An international bestseller, this powerful memoir by a ninety-eight-year-old Jewish Resistance fighter and Ravensbrück concentration camp survivor “shows us how to find hope in hopelessness and light in the darkness” (Edith Eger, author of The Choice and The Gift).
Selma van de Perre was seventeen when World War II began. She lived with her parents, two older brothers, and a younger sister in Amsterdam, and until then, being Jewish in the Netherlands had not presented much of an issue. But by 1941 it had become a matter of life or death. On several occasions, Selma barely avoided being rounded up by the Nazis. While her father was summoned to a work camp and eventually hospitalized in a Dutch transition camp, her mother and sister went into hiding—until they were betrayed in June 1943 and sent to Auschwitz. In an act of defiance and with nowhere else to turn, Selma took on an assumed identity, dyed her hair blond, and joined the Resistance movement, using the pseudonym Margareta van der Kuit. For two years “Marga” risked it all. Using a fake ID, and passing as non-Jewish, she traveled around the country and even to Nazi headquarters in Paris, sharing information and delivering papers—doing, as she later explained, what “had to be done.”
But in July 1944 her luck ran out. She was transported to Ravensbrück women’s concentration camp as a political prisoner. Without knowing the fate of her family—her father died in Auschwitz, and her mother and sister were killed in Sobibor—Selma survived by using her alias, pretending to be someone else. It was only after the war ended that she could reclaim her identity and dared to say once again: My name is Selma.
“We were ordinary people plunged into extraordinary circumstances,” Selma writes. Full of hope and courage, this is her story in her own words.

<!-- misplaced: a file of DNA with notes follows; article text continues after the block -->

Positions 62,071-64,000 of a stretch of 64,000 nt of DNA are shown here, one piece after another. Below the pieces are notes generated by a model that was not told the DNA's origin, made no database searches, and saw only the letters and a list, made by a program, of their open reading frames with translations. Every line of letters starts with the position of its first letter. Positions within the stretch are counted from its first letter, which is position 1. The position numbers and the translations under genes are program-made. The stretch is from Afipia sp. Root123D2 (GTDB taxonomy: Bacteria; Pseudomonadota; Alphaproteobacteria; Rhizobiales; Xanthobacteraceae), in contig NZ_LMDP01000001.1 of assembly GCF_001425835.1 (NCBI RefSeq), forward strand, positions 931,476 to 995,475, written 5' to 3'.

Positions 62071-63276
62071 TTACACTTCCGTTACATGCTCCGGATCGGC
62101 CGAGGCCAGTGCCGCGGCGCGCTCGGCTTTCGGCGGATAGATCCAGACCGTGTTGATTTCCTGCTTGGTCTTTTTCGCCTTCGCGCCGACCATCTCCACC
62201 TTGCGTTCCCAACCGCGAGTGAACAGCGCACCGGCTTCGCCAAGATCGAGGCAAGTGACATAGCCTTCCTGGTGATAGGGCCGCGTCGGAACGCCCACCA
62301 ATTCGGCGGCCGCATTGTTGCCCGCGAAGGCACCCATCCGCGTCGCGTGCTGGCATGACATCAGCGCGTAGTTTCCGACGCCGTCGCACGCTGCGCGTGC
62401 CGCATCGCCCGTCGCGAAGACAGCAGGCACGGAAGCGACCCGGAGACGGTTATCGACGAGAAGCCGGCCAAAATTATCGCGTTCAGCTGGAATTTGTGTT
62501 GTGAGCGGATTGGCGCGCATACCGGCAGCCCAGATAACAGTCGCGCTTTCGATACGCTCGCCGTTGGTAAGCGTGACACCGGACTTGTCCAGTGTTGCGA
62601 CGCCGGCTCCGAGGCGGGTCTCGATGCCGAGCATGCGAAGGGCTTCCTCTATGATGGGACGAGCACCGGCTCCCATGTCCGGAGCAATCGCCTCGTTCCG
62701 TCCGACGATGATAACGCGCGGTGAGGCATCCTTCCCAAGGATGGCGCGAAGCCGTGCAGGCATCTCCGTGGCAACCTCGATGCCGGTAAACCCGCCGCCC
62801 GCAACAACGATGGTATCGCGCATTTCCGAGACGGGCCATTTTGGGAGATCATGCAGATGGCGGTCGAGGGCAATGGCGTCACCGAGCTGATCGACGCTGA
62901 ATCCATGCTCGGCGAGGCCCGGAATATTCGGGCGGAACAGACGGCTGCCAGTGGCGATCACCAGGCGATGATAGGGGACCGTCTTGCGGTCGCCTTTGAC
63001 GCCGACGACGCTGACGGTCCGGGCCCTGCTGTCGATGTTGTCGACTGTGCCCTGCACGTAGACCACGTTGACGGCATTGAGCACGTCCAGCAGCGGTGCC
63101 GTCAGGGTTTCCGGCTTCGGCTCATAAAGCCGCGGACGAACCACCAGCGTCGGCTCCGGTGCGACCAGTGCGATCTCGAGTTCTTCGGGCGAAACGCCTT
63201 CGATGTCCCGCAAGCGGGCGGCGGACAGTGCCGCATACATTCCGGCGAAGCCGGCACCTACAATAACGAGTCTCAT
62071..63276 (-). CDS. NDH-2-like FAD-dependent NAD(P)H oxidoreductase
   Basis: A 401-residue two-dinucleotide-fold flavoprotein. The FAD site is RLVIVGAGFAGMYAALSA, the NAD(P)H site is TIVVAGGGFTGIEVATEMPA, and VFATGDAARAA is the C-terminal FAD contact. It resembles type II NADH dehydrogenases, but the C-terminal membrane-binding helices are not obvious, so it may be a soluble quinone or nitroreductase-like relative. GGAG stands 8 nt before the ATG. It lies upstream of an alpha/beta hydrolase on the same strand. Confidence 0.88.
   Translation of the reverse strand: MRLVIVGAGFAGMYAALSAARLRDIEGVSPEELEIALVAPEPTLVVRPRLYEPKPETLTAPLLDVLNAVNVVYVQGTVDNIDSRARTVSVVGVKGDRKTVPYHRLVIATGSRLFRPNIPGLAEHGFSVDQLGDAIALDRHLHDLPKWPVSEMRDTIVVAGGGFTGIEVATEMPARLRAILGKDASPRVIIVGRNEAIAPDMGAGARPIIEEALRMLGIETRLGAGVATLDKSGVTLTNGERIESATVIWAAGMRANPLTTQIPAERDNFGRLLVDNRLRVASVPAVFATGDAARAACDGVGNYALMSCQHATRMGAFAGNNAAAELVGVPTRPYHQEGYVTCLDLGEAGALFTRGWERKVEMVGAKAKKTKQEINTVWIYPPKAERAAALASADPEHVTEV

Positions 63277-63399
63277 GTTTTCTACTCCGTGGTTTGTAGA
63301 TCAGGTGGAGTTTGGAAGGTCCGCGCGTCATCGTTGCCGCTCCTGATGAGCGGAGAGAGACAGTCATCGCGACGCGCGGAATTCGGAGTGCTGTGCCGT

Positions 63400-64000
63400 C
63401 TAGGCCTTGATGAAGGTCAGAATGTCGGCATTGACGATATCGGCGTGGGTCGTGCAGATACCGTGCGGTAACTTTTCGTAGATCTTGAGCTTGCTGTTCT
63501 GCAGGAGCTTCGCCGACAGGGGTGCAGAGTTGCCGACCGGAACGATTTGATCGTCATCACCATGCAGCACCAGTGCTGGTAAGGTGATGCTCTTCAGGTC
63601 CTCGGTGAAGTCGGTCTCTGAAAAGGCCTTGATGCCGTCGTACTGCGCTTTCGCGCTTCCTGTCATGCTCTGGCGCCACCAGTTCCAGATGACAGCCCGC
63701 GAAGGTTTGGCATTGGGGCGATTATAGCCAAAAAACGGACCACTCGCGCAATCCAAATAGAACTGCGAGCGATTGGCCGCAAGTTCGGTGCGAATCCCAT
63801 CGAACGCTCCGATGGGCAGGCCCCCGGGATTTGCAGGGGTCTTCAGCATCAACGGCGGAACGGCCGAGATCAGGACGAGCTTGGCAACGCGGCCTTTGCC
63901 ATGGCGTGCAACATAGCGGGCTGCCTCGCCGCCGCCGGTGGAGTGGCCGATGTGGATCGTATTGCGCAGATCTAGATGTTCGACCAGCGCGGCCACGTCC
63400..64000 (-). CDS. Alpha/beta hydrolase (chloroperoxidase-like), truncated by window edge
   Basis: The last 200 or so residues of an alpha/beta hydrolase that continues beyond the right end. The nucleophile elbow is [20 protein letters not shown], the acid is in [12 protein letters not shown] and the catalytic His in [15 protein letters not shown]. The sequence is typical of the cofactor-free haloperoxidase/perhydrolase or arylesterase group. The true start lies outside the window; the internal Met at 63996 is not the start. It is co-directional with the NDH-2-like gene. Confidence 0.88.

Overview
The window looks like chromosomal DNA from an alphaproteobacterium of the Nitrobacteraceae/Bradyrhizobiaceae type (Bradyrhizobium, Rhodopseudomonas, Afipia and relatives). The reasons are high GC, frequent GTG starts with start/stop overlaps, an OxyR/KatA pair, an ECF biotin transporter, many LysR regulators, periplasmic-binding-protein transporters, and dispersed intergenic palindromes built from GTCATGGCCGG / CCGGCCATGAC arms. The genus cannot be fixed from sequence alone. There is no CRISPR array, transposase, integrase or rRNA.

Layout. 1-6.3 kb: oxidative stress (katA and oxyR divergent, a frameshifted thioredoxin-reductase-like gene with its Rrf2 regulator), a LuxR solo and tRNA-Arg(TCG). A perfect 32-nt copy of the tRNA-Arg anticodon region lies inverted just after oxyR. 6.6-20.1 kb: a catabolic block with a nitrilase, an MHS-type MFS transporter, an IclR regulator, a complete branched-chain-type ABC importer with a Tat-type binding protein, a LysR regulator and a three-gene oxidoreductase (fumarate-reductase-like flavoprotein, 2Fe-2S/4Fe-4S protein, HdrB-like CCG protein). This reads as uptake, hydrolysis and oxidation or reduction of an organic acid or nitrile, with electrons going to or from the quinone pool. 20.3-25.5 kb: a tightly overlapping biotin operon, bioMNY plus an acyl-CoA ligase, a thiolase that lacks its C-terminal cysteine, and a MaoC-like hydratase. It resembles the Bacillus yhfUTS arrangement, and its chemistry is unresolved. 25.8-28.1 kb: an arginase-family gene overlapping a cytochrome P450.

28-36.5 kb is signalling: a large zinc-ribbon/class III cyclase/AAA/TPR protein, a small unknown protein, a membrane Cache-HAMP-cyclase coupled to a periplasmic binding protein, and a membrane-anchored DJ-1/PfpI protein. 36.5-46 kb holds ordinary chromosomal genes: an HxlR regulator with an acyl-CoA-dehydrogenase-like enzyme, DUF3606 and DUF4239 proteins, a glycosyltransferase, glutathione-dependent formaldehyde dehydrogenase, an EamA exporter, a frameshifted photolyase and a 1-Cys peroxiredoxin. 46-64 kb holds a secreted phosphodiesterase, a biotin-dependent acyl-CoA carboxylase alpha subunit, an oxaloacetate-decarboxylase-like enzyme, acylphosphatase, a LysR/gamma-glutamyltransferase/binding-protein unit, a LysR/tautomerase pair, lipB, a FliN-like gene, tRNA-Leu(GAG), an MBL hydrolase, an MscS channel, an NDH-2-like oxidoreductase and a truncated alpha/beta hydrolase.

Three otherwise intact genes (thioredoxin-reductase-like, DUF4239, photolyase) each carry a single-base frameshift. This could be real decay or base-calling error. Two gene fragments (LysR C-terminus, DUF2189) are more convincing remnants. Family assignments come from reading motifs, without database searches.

About the Author
Selma van de Perre was a member of the Dutch resistance organization TD Group during World War II. Shortly after the war she moved to London, where she worked for the BBC and met her future husband, the Belgian journalist Hugo van de Perre. For a number of years she also worked as foreign correspondent for a Dutch television station. In 1983 Selma van de Perre received the Dutch Resistance Commemoration Cross. She lives in London and has a son.
"Every page was so meaningful to me. She describes how difficult it was to survive with a false identity and then to reclaim her true self and be a role model to us all. She shows us how to find hope in hopelessness and light in the darkness.” —Edith Eger, author of The Choice and The Gift
"My Name is Selma is astonishing, inspirational and important -- a remarkable tale of a young Jewish woman who, in unimaginable circumstances, makes the audacious decision to resist the Nazis, and survives the horrors of the war using an assumed identity. A riveting true story of courage, defiance and resilience, this timely testament from a 98 year-old Holocaust survivor is also filled with hope. Now more than ever, we all need to hear Selma Van de Perre's words and experiences. Her book is a treasure.” —Ariana Neumann, author of When Time Stopped